/////UAMS Physicians Develop Course to Train Physicians, Nurses to Treat Pediatric Overweight – Resource One of First of Its Kind in the Nation
UAMS Physicians Develop Course to Train Physicians, Nurses to Treat Pediatric Overweight – Resource One of First of Its Kind in the Nation 2018-01-05T09:12:48+00:00

Jan. 12, 2005 | Taking the next step in Arkansas’ battle against childhood obesity, a group of University of Arkansas for Medical Sciences (UAMS) physicians has developed a continuing education course to equip the state’s physicians and nurses for treating pediatric weight problems.


 


In 2003, the Arkansas General Assembly passed a law requiring all public school students be measured annually to calculate their body mass index (BMI) as a screening tool for identifying students who are overweight or at risk of becoming overweight. “Management of Pediatric Overweight: A continuing education resource for physicians and nurses” is now available to assist primary care providers with the interpretation of the BMI data and provide strategies for treating overweight children.


 


“You can’t help anyone until you know who needs help and the BMI initiative helps identify those in need of help. But what comes next?” asked Karen L. Young, M.D., one of the authors of the new course. “Past the screening tool there was nothing. We needed to help educate health care providers in the state so that they feel comfortable treating their young patients.”


 


The continuing medical education (CME) course is one of the first of its kind in the United States, much like Arkansas has become one of the first states to tackle the problem of children being overweight. In the 2003-2004 school year, the first legislatively mandated BMI measurements showed nearly 40 percent of Arkansas’ public school students as being either overweight or at risk for becoming overweight. The BMI project is managed by the Arkansas Center for Health Improvement – a collaboration between UAMS, the Arkansas Department of Health and Blue Cross Blue Shield.


 


“Overweight in the pediatric population can no longer be considered a benign condition or one related only to cosmetic appearance,” the authors write in the CME course. “Pediatric overweight is a chronic medical condition that increases the child’s health risks. Pediatric overweight is now the most prevalent nutritional disease of children and adolescents in the United States.”


 


Young, an assistant professor of pediatrics and director of child and adolescent bariatrics at UAMS and medical director of the fitness clinic at Arkansas Children’s Hospital, joined with an group of pediatric and public health specialists to develop the CME course.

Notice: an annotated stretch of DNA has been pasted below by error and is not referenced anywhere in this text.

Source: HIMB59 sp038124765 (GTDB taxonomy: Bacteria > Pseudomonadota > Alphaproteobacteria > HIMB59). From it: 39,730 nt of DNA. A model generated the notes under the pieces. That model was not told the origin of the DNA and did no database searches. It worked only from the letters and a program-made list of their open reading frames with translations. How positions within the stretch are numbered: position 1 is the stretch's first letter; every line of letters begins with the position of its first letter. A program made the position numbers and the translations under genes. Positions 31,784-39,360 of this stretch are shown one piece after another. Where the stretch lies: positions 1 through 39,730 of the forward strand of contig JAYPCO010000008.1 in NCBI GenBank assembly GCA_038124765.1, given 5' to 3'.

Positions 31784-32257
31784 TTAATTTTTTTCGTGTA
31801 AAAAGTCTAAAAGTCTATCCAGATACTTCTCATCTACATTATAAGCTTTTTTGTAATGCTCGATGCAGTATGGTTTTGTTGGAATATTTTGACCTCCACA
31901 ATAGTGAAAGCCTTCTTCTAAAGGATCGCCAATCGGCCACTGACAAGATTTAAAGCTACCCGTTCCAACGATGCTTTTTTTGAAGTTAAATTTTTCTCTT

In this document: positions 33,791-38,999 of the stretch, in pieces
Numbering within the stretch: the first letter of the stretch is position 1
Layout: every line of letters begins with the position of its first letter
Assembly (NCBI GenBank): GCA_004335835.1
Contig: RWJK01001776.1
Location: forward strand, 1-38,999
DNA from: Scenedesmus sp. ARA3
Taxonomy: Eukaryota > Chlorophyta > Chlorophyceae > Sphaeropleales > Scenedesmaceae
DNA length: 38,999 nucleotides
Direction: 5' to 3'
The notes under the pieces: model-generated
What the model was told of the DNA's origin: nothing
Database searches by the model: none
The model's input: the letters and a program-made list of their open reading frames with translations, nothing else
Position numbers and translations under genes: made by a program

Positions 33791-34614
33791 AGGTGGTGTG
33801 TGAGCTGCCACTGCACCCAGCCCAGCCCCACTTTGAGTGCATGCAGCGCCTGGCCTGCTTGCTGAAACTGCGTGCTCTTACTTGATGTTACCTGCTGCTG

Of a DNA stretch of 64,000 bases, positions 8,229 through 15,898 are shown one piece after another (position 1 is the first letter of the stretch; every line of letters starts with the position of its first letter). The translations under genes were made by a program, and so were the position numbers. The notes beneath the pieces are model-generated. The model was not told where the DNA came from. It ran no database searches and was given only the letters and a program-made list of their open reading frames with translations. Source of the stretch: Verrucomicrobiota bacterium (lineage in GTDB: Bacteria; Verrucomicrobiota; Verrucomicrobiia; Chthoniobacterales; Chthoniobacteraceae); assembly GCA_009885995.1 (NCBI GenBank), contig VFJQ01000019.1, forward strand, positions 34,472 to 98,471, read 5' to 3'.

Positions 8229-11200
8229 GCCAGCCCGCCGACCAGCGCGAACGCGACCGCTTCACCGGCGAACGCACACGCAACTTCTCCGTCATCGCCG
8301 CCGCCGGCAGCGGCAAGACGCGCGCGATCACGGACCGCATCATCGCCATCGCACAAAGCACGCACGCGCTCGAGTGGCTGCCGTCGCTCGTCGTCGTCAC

The authors include:



  • J. Gary Wheeler, M.D., a professor in the Department of Pediatrics at the UAMS College of Medicine and an associate professor in the Department of Health Policy and Management in the UAMS College of Public Health
  • Ronald F. Kahn, M.D., a professor in the UAMS College of Medicine, director of the Division of Preventive Medicine for the Department of Family and Preventive Medicine and associate professor in the Department of Health Policy and Management in the UAMS College of Public Health
  • Delia S. West, Ph.D., a professor in the Department of Health Behavior and Health Education in the UAMS College of Public Health and director of the UAMS College of Public Health Interdisciplinary Obesity Program.

 


The elements of the CME course assist health care providers in understanding the BMI measurements, which use the Centers for Disease Control and Prevention’s BMI-for-age charts. Then it offers diagnostic tools for interpreting the BMI data for young patients.


 


There are basic recommendations for diet, physical activity and reduced sedentary activities. The course also includes behavioral change strategies for health care providers to use with overweight children and adolescents, including the stages of change, motivational interviewing and family-based interventions.


 


“There is no one-size-fits-all program for treating pediatric overweight,” Young said. “This course will help physicians tailor treatment for each patient based on family history and other factors. There are strategies for developing self-monitoring, goal setting and other skills to help their patients for a lifetime.”


 


The epidemic of overweight cannot be addressed in the office setting alone, the CME course notes. The course also includes steps to help health care providers become advocates in their communities.


 


The law mandating the BMI measurements also called for local committees in each school district to develop local plans to change the environment in a way that promotes better nutrition and physical activity in the community.


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“Such changes may include regulations about the food offered in schools, vending contracts and the building of sidewalks and trails,” the authors write. “These communities need knowledgeable medical insights to guarantee a healthy environment for children.”


 


The course is provided by the Arkansas Foundation for Medical Care, which is accredited by the Arkansas Medical Society to provide continuing medical education for physicians. The AFMC is also approved by the Arkansas Nurses Association for CME. CME credits are available for both physicians and nurses completing the program.



Links on This Page
Arkansas Foundation for Medical Care:
http://www.afmc.org


Centers for Disease Control and Prevention BMI-for-age: http://www.cdc.gov/nccdphp/dnpa/bmi/bmi-for-age.htm


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